Growth in the agricultural GDP of four major European countries is compared with US agricultural growth for the period 1974-1993. The agricultural sector's relative prices are taken into account along with economy-wide factor market adjustments. For Denmark, France, Germany and the UK, the effects of declining real prices and changes in input levels on growth in agricultural GDP are relatively small. Total Factor Productivity (TFP) growth appears to be the major contributor to European agricultural GDP growth. In comparison, TFP is the major source of growth in US agricultural GDP, but its rate of growth is lower than the European countries. In contrast, the declining real prices for US agriculture had a relatively large effect on its GDP. However, in recent years, the effects of declining real prices and declining rates of growth in TFP on European agriculture are relatively large. In the longer-run, the relative competitiveness of US agriculture is largely dependent on its ability to sustain and increase growth in TFP.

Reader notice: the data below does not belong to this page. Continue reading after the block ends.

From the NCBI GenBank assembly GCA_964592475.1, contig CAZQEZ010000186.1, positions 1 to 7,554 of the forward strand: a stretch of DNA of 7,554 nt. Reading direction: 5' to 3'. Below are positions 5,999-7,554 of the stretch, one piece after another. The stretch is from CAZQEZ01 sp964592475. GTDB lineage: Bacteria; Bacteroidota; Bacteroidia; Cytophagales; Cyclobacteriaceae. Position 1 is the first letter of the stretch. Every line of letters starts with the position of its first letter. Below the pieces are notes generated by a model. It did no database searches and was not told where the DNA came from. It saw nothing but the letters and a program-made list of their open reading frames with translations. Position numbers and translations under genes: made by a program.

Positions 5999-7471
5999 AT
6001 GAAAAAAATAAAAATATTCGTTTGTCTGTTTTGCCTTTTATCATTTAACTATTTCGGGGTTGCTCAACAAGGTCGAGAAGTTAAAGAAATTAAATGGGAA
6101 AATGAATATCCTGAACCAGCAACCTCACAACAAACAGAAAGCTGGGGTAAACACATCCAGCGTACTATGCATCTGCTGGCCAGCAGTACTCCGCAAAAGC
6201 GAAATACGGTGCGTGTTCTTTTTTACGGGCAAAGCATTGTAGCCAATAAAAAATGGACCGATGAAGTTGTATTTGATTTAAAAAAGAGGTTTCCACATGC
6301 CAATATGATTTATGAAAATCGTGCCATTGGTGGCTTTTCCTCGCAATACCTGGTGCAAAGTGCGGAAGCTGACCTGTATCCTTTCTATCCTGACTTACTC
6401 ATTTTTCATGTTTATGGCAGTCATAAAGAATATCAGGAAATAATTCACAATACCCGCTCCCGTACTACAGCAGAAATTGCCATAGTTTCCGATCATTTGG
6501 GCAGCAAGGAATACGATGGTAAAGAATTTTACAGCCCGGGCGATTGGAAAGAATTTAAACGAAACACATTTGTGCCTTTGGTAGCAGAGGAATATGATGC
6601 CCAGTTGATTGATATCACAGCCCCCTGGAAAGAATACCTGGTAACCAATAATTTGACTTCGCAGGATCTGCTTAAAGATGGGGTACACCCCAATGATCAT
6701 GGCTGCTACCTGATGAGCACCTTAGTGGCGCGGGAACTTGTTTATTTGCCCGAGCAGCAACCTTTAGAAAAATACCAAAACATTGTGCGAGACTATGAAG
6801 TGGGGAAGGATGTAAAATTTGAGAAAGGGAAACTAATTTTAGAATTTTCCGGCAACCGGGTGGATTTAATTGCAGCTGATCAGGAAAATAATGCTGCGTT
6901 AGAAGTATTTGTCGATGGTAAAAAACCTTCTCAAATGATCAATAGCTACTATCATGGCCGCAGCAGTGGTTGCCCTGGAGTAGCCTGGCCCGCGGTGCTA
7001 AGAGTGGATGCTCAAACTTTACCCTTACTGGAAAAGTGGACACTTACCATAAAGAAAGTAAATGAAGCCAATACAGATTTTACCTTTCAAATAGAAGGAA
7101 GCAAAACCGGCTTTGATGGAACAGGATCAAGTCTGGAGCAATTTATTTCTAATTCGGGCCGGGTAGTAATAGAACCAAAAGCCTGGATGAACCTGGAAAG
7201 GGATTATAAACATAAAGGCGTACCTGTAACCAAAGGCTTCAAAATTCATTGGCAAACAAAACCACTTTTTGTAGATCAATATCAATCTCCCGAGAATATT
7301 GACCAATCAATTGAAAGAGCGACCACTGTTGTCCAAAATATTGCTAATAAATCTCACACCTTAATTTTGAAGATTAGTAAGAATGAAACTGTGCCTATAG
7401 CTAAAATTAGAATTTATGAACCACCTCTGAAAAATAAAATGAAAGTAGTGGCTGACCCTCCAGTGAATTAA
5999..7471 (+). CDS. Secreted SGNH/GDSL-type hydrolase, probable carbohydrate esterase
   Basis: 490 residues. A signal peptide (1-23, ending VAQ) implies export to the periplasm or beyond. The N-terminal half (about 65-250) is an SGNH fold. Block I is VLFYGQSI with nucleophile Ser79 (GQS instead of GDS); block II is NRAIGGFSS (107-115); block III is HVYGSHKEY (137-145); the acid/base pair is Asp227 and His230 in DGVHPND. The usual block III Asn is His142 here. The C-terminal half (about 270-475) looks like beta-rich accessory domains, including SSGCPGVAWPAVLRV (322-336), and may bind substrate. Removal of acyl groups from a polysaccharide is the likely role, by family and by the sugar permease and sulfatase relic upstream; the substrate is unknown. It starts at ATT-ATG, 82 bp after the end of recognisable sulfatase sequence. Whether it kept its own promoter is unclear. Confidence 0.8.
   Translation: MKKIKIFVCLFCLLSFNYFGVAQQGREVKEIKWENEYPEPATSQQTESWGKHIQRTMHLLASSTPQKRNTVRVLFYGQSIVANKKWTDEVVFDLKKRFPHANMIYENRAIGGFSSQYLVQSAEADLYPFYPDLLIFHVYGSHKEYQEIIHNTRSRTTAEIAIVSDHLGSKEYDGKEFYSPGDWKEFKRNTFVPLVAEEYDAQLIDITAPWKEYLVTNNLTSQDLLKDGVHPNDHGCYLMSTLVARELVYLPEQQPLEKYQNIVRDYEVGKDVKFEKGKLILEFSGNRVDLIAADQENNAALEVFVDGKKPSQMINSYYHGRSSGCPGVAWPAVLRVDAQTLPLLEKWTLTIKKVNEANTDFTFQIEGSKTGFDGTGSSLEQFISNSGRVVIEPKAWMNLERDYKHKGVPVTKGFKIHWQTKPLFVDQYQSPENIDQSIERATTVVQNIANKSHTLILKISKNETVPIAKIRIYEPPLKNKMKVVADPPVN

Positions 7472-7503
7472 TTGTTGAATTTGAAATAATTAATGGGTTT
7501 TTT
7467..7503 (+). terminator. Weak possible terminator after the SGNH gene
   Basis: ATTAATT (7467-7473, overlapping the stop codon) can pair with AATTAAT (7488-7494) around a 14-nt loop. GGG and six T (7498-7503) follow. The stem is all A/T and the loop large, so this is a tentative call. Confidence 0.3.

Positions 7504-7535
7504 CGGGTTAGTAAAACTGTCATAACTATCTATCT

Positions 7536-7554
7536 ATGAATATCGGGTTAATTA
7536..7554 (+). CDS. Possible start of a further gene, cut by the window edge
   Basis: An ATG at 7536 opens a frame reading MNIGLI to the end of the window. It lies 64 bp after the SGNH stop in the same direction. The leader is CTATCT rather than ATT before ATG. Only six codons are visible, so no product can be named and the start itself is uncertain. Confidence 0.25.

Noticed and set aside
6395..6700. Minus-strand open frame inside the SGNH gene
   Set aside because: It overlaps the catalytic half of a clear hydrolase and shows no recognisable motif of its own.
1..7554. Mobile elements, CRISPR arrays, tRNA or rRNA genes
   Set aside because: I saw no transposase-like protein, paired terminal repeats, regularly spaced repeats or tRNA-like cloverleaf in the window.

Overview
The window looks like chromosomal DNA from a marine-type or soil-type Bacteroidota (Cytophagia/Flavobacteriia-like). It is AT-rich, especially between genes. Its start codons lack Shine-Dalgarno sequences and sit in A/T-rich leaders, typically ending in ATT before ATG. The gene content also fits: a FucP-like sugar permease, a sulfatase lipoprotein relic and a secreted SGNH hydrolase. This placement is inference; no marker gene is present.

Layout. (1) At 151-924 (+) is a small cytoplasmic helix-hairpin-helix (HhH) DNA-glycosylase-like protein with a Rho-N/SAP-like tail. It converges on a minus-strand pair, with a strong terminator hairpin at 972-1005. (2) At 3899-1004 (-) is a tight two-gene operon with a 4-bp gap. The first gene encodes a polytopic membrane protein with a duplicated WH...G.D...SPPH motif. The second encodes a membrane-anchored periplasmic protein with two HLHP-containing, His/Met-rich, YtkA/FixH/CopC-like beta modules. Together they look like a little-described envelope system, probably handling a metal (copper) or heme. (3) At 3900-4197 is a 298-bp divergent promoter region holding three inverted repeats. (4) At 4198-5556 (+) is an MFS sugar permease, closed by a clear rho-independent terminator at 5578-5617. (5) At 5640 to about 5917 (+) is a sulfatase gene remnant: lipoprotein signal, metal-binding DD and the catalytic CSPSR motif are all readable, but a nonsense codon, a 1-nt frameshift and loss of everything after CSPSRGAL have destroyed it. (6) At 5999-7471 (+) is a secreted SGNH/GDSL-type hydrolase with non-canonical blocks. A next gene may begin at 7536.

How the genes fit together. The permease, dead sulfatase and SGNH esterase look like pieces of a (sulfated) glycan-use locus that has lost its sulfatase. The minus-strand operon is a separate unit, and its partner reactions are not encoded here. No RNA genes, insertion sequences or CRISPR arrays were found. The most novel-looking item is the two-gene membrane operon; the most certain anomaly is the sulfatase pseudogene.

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* Corresponding author. Fax: 0016126256245. ~The study was financed, in part, by a National Research Initiative Competitive Grant from CSREES, USDA. 2 Although these papers use different techniques, all come to the same conclusion that total/multi-factor productivity (MFP) has been the major contributor to growth in European and US agriculture.